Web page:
Cheltenham is prime example of the most beautiful towns in England for viewing the Regency period design of architecture. It’s quite surprising to think that this town’s roots were as a few fields owned by Cirencester Abbey and then a village attached to a manor house as many settlements were in the Medieval period. This is one of the reasons why property is so sought after in this area. If you are searching on the internet and typing in Sell my property online in Cheltenham, save yourself some time and go straight to https://www.ocheltenham.co.uk who will be able to help you with anything you need.
There were two events that catapulted this village into the place it is today. The first was the discovery of spa water and the second was the visit of George the third (whose reputed madness was turned into a film) to sample them. This royal endorsement brought a lot of upper-class visitors to the growing village and they needed and expected to be housed in the smartest accommodation. They in turn brought money and the locals were soon able to make a profit and began to build that accommodation and their own house in the regency style.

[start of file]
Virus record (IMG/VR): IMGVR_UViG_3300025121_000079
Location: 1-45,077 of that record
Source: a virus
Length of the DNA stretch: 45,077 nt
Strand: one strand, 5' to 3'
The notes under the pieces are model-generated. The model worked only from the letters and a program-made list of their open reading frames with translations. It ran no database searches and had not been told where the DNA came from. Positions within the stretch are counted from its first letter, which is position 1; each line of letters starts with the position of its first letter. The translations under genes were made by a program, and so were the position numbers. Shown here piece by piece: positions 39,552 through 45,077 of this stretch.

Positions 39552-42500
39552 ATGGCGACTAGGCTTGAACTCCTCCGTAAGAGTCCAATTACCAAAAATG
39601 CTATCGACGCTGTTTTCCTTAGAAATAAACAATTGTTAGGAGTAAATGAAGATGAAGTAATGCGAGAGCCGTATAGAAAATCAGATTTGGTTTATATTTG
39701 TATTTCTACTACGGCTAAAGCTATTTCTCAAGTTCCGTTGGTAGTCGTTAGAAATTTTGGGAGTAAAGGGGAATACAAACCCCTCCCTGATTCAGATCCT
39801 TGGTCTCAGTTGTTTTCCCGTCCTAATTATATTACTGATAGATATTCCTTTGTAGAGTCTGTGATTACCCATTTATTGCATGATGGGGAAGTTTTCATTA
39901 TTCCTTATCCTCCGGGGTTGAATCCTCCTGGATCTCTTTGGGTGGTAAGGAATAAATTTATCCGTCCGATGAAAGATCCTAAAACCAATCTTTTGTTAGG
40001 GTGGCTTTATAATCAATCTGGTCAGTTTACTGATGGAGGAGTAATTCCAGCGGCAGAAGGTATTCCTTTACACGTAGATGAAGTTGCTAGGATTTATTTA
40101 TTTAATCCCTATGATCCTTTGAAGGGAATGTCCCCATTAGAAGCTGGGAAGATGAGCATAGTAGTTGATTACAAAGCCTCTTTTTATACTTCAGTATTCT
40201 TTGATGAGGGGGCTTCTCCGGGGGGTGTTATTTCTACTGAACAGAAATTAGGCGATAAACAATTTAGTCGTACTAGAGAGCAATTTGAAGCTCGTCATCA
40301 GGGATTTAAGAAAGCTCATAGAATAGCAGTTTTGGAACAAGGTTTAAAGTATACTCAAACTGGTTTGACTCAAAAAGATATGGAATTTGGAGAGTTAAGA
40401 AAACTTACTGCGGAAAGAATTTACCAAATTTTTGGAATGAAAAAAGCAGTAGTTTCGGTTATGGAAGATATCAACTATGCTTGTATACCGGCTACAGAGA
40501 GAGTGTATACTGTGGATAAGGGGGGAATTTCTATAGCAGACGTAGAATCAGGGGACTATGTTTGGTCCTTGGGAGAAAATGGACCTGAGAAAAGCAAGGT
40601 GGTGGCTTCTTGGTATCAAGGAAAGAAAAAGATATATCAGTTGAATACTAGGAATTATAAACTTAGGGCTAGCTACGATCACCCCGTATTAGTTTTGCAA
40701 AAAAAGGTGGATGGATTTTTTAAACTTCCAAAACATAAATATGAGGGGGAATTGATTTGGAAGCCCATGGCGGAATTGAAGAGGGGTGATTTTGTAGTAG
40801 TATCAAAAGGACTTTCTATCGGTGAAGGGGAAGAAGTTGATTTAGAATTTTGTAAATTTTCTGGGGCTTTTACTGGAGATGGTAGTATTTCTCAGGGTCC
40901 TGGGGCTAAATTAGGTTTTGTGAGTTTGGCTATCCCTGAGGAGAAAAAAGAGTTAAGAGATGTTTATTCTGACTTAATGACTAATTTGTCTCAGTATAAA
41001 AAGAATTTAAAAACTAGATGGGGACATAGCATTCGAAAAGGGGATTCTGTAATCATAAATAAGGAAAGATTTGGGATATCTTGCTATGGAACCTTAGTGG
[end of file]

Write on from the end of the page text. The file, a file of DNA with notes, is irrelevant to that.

The town is one of the few unspoilt regency architectural examples with much of Richard Adams work left on show and proudly maintained by the current inhabitants. The style itself lasted well beyond the reign of George the Third and fourth as it was very popular and made a big distinction between those who had money and those that did not. The style of regency is based very much of the tall towering three story town house with the use of Greek and Roman classical design influencing styles where fluted columns and Porticos adorn every entrance and window frame. Inside the home there is also a distinct style to be seen. Walls were covered in striped wall paper as opposed to paint. Silhouettes were also used of the family for posterity. To get an impression of the way this all looked was then a trip to the Holst Museum in Cheltenham. Just a walk up the street of Clarence road where it is located plus the surrounding streets leading up to Pittville park will show you a plethora of examples of the design.
This design has no set doctrine. In fact, it’s rather a simple side of techniques and guidelines. The idea of strict rigidity is ignored although there are some definite things to include if you were ever to compile a spotter’s guide. As we have discussed column and isosceles triangular porticos are a must but there should be a straight up flat frontage usually with a façade to define where the floors are from the outside. To define the front garden area, you need to look for some wrought iron black railings. These would have been specially designed and commissioned plus hands made by an artisan iron worker in the past but usually now have a more uniform style when used for modern buildings. It’s fair to say that the Regency style is still with us to this day especially in this picturesque town where it was never forgot.